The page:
A species of bee declared extinct in the UK almost 30 years ago is flying again - thanks in part to the efforts of farmers. Researchers have been restoring the short-haired bumblebee to Romney Marsh and Dungeness over the past three years, and the results are starting to come in.
Nikki Gammans and her team have travelled to Sweden each year since 2012 to collect around 100 queen bees, transport them back to Britain and, after a two week quarantine period, release them into the flower-rich countryside of Kent…
(read more: TheEcologist)
photograph by Nikki Gammans

rhamphotheca:

Extinct 30 years ago - the short-haired bumble bee takes to the skies 

by Michael Parker

The short haired bumblebee was declared extinct in the UK 30 years ago. But now the species is being re-introduced in the flower-rich meadows and field margins of Kent, writes Michael Parker - helped along by sympathetic local farmers.

A species of bee declared extinct in the UK almost 30 years ago is flying again - thanks in part to the efforts of farmers. Researchers have been restoring the short-haired bumblebee to Romney Marsh and Dungeness over the past three years, and the results are starting to come in.

Nikki Gammans and her team have travelled to Sweden each year since 2012 to collect around 100 queen bees, transport them back to Britain and, after a two week quarantine period, release them into the flower-rich countryside of Kent…

(read more: TheEcologist)

photograph by Nikki Gammans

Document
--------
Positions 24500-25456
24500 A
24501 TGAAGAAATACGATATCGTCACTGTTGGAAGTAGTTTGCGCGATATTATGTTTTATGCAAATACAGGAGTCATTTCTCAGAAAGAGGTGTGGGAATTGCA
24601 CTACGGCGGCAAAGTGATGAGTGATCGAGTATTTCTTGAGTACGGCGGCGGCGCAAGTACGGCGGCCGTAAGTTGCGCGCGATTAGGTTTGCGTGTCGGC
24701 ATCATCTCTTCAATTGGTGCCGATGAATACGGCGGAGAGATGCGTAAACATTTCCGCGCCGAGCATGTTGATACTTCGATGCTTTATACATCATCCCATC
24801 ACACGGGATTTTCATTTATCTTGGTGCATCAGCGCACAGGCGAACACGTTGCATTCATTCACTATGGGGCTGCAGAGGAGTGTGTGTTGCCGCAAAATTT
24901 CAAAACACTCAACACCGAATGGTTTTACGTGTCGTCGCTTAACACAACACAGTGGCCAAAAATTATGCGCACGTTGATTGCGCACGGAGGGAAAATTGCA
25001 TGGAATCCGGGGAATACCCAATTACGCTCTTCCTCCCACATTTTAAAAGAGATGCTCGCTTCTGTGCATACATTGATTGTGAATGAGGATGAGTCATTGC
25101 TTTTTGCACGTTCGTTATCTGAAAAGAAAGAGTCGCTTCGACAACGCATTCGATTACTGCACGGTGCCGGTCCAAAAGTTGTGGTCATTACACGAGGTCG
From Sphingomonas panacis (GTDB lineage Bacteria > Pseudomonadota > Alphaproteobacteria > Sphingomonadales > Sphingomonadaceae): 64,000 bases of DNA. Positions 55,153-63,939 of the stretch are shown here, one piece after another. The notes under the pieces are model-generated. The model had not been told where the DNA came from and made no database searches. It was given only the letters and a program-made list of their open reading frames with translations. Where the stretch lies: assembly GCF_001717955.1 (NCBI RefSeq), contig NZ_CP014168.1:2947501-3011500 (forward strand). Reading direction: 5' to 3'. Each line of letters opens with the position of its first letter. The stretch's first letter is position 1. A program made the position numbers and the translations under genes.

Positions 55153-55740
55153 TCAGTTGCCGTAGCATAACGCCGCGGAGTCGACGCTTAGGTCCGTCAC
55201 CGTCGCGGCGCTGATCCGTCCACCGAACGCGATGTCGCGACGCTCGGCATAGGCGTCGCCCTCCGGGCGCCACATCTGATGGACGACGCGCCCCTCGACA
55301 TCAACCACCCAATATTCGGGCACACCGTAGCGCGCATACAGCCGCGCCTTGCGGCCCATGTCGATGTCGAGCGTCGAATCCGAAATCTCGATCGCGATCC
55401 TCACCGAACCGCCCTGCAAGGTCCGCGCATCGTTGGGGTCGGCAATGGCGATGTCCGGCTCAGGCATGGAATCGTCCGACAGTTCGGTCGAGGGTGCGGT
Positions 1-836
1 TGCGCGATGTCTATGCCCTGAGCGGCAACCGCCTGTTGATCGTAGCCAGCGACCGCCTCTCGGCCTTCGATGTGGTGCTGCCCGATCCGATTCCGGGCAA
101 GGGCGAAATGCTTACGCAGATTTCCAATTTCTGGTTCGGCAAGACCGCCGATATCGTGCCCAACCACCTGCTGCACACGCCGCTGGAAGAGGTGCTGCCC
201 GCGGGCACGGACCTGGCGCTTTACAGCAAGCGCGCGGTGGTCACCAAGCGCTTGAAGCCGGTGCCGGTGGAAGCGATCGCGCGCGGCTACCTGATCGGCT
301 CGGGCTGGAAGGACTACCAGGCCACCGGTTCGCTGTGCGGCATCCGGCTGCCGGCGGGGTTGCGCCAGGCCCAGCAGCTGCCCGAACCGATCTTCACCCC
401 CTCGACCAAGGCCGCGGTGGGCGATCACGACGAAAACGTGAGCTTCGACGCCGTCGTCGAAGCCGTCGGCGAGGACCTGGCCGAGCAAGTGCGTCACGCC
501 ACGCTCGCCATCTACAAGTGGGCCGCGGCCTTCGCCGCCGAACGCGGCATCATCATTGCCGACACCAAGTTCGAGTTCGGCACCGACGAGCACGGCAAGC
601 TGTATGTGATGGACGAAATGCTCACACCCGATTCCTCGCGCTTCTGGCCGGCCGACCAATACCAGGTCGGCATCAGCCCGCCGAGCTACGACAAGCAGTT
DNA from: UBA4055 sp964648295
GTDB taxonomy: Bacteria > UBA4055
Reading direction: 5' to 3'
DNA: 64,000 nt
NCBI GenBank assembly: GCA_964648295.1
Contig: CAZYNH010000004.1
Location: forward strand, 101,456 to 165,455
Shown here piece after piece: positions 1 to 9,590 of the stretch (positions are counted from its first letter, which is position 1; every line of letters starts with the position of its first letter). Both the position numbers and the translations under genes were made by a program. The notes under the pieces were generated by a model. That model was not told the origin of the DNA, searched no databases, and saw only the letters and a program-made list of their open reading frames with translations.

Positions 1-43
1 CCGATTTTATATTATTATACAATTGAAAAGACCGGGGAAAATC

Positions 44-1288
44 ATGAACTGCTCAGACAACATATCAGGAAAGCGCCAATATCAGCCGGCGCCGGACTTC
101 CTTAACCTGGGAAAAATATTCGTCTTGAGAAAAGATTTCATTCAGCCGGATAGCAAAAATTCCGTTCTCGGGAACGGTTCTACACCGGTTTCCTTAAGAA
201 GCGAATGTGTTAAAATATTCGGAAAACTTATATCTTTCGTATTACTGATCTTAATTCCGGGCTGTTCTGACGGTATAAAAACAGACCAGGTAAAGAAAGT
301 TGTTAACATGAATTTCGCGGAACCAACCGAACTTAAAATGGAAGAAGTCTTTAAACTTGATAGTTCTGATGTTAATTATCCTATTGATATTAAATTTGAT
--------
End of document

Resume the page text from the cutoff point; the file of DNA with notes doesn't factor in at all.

rhamphotheca:

Climate Change Could Be the End for the Tuatara
by Olivia Wannan
Male tuatara can expect lonely love lives as the climate warms - before they eventually become extinct.
Males are already starting to outnumber females on Cook Strait’s North Brother Island, Victoria University researchers have found. The issue stems from how the gender of these reptiles is determined in the eggs.
Clutches exposed to warmer temperatures produce male hatchlings. Because of this, rising temperatures from climate change could lead to disastrous results for the island population, researcher Nicky Nelson said…
(read more: Stuff.co.nz)

rhamphotheca:

Climate Change Could Be the End for the Tuatara

by Olivia Wannan

Male tuatara can expect lonely love lives as the climate warms - before they eventually become extinct.

Males are already starting to outnumber females on Cook Strait’s North Brother Island, Victoria University researchers have found. The issue stems from how the gender of these reptiles is determined in the eggs.

Clutches exposed to warmer temperatures produce male hatchlings. Because of this, rising temperatures from climate change could lead to disastrous results for the island population, researcher Nicky Nelson said…

(read more: Stuff.co.nz)